Read Also: Take-Two doubles down on live services
Predictably enough, investors greatly approve of Take-Two Interactive's business model. Games like GTA Online, NBA 2K, and a handful of mobile games rake in hundreds of millions every year. Investors favor this live-service business model so much they even greenlit a special incentive that greatly rewards Take-Two's biggest stakeholder, ZelnickMedia, when it makes money from microtransactions and sales.
In short, the more money Take-Two generates from microtransactions and full game sales, the bigger the rewards. If certain metrics are met, ZelnickMedia gets to vest a huge number of restricted stock after a three-year period. Based on the company's current success, Take-Two issued 223,772 restricted shares to ZelnickMedia just five days ago.
We're not saying GTA 6 will be ready in 2021 in time for next-gen consoles, but if it is, Take-Two stands to earn insane cashflows from sales and possible monetization of the game's impending online mode. No one knows what Rockstar is up to except for Rockstar and Take-Two, and both companies are notoriously coy on Grand Theft Auto details.
Now Take-Two has a literal two-fold vested interest to push towards microtransactions. One, it wants to please investors, rake in cash to fund new development projects, and raise the share prices with favorable quarterly earnings; and two, company CEO Strauss Zelnick stands to directly benefit in two separate ways from Take-Two's growth.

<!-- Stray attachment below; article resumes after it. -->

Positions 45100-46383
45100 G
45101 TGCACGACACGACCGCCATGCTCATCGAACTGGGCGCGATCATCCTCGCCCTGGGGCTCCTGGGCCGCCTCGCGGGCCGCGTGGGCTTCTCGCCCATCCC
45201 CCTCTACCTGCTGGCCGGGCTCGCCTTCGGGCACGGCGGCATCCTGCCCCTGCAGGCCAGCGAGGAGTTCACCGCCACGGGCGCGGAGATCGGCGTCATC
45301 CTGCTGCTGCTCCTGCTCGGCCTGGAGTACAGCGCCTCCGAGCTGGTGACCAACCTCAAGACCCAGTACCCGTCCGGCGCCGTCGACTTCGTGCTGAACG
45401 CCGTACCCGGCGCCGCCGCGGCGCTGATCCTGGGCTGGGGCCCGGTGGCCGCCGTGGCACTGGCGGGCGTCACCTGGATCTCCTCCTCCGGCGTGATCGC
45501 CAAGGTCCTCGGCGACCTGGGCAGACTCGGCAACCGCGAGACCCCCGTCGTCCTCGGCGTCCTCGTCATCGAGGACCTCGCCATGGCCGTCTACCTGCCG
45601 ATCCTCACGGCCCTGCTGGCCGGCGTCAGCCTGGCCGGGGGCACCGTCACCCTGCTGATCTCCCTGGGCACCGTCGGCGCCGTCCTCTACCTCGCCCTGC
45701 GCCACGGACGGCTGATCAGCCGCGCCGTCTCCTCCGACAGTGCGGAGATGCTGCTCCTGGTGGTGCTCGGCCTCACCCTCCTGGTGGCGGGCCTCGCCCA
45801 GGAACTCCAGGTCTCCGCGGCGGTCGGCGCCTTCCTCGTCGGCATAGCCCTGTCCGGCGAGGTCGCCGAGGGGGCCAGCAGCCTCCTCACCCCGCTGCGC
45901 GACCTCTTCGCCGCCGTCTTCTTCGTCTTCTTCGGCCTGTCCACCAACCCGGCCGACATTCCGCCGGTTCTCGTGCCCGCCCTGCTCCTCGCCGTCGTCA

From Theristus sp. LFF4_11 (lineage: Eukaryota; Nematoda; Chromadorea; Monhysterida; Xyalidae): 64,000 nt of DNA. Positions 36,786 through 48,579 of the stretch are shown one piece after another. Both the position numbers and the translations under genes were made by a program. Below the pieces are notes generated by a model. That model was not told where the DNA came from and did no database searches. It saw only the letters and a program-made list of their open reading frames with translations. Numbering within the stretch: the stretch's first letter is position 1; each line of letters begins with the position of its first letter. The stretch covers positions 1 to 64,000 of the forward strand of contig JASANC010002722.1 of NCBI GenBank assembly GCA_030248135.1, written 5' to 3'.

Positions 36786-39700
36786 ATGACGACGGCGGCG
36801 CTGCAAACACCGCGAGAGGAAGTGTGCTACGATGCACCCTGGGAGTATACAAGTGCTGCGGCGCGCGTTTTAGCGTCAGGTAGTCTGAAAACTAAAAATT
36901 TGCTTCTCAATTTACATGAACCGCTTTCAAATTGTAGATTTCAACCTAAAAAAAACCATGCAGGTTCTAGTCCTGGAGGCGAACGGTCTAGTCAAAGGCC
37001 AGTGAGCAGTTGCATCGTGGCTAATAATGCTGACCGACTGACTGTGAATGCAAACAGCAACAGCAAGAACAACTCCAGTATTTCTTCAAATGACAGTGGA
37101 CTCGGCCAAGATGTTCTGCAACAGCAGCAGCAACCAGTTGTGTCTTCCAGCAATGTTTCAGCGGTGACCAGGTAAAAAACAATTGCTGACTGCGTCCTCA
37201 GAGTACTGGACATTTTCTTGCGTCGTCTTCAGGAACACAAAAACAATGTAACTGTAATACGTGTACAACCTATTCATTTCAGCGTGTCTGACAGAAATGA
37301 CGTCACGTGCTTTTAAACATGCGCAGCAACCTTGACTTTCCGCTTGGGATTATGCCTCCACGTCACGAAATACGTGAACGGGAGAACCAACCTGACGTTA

"A hallmark of our approach is finding new and exciting ways to drive engagement through a creativity and innovation. The execution of this philosophy results in our audiences remaining immersed in our titles well after their initial launch and has been a key driver of our ongoing success. This is reflected in the strong growth and engagement and recurrent summer spending on our titles over the past several years," Take-Two CEO Strauss Zelnick said in a recent Fiscal Q3'19 earnings call.
To investors, Take-Two said the following in its 2018 annual report:
OUR KEY ACHIEVEMENTS
We delivered record digitally-delivered net revenue and Net Bookings. Digitally-delivered net revenue grew 23% to $1.13 billion and digitally-delivered Net Bookings grew 25% to $1.35 billion.
We generated record net revenue and Net Bookings from recurrent consumer spending. Recurrent consumer spending accounted for 42% of total net revenue and 48% of total Net Bookings.
Grand Theft Auto V and Grand Theft Auto Online continued to exceed our expectations in fiscal 2018 - as they have in every year since their release nearly five years ago - with combined Net Bookings from the titles growing year-over-year. Grand Theft Auto V has sold-in over 95 million units, reflecting its status as the highest-rated title of the current console generation and the "must have" game for purchasers of PlayStation 4 and Xbox One. Moreover, Grand Theft Auto Online broke monthly audience records in June, July and December, added more new users than in fiscal 2017 and delivered its biggest year yet for virtual currency sales. Rockstar Games achieved these results through the ongoing release of a wide array of free additional content."
So we should see Take-Two continue infusing live services into its biggest games (Borderlands 3 should also be monetized in some way, likely with cosmetics) for long-term revenues. Its annual sports games are a given, and from where we stand, so are Rockstar's marquee titles...especially Grand Theft Auto.
We may get more clues when Take-Two Interactive reports its Fiscal Q4'19 earnings on May 13, 2019.
- > NEXT STORY: Ex-BioWare boss wants to revitalize RPGs
- < PREVIOUS STORY: PUBG Corp made $920 million in 2018, 85% of cash from PC